What Does Wildlife Loss Have to Do With Child Slavery?

Wildlife loss and child welfare might seem like two disparate issues, but new research is showing how one is inextricably linked to the other. As reported in BBC, less wild animals means that more child slaves are used to help find food in many Asian and African countries.

Buying and Selling Innocent Children

Industries, in particular the fishing industry, are scooping up children, stripping them of their childhoods and using them to fill the need for cheap labor. As reported in BBC, a study from the Science journal indicates that “the harvesting of wild animals from the sea and the land is worth $400bn annually and supports the livelihoods of 15% of the world’s population.”

Humans have already caused the loss of 322 species in five centuries, and the current extinction rate is an alarming 1,000 times faster than before. Industries are desperate to keep up with the growing demands and the dwindling resources.

Industries are trying to catch up with extreme species decline by using adult and children slaves. For instance, men from Burma, Cambodia and Thailand have been bought and sold to fishing boats. There’s nothing else to call it but slavery. The men spend years at sea with no pay, and they are forced to work inhumane hours of forced labor, sometimes up to 20 hours per day.

The buying and selling of children is also happening. There’s just not enough money to hire and decently pay laborers as wildlife becomes harder to find.

Its Not Just Child Slavery

Like we’ve seen in Central America’s narco-deforestation trend, wildlife always seems to pay the price for illicit activities. Along that same vein, terrorism and political destabilization are also moving in as species are making their way out.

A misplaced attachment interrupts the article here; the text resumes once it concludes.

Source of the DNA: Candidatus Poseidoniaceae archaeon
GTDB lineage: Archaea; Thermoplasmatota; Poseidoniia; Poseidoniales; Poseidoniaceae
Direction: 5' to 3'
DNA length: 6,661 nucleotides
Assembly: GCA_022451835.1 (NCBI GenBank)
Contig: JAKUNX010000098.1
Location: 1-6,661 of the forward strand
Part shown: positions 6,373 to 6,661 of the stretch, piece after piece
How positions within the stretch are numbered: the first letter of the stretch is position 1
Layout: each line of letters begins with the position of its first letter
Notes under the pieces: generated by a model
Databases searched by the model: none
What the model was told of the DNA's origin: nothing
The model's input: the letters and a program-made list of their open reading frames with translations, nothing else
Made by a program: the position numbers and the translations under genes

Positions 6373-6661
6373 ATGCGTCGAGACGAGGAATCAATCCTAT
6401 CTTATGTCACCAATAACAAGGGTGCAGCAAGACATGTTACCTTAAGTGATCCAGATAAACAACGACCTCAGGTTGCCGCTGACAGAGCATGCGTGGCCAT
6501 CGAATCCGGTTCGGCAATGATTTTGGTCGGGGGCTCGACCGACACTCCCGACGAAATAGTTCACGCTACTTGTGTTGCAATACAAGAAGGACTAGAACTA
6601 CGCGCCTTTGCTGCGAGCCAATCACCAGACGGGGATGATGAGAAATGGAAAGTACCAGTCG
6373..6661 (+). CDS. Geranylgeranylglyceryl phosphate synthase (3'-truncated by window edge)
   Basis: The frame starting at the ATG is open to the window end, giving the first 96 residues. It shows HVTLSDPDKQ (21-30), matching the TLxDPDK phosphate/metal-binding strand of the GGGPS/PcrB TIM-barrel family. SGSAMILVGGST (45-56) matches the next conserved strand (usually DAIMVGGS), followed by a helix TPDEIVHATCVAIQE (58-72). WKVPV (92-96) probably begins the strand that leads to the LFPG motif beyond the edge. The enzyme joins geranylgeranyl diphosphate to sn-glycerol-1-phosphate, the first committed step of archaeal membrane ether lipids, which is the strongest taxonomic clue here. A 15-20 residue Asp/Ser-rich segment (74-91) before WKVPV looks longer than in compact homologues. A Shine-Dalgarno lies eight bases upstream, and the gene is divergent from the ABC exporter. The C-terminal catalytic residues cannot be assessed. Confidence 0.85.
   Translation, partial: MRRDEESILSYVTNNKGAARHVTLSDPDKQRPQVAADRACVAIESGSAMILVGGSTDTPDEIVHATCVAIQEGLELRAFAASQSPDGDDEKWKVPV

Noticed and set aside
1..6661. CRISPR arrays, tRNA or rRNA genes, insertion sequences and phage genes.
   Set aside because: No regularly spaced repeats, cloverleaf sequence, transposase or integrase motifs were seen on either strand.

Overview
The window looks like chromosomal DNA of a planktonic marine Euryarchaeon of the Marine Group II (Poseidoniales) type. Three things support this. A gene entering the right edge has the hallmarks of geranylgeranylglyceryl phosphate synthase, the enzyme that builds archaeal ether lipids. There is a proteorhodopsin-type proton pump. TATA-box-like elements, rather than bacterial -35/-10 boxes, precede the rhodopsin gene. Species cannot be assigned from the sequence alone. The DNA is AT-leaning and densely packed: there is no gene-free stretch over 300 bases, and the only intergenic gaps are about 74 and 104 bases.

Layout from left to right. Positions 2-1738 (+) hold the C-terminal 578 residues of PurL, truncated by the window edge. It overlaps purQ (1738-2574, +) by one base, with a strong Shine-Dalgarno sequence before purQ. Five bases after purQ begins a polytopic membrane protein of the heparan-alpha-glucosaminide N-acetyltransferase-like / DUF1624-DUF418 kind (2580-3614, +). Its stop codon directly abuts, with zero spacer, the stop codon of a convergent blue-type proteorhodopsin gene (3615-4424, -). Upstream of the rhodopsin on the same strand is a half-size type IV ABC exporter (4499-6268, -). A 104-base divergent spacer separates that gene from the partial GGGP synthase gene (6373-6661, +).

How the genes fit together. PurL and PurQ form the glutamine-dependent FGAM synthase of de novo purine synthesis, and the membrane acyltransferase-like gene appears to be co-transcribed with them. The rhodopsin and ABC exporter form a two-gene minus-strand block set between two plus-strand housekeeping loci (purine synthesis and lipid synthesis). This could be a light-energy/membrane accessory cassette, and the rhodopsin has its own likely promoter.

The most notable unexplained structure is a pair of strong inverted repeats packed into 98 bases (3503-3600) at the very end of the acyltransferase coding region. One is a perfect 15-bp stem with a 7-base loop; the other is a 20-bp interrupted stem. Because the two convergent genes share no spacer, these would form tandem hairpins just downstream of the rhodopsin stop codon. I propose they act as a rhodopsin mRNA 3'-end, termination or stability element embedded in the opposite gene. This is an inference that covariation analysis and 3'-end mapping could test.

Did you know that the Somali conflict and Somali pirates that are all over the news were born out of the increased loss of wildlife? Somali fishermen started looking for other fishermen who were illegally in their waters. They also took guns with them. Somewhere down the line, some of those fishermen splintered off when they realized that: 1) they were armed, and 2) they could earn more money by ransoming than by fishing alone.

While some experts disagree, some evidence suggests that poaching — particularly for rhino horns, elephant ivory and tiger parts — and wildlife trafficking (with the illegal wildlife trade valued at $19 billion) are fueling terrorist attacks. Groups like “Janjaweed, the Lord’s Resistance Army, Al-Shabab and Boko Haram” have all been involved in one form of poaching.

If children don’t end up becoming slaves, then some will inevitably be recruited to terrorist groups or be forced to fight in conflicts. Political and social tensions never benefit the most innocent.

How to Fix This?

As reported in BBC, the authors of the journal study express that it’s time for governments to get their act together. This two-headed problem of wildlife loss and child slavery won’t be solved by declaring and winning a “War on Poaching.” The only way to truly solve this is to fix broken governments and to fix “the global free for all” mentality.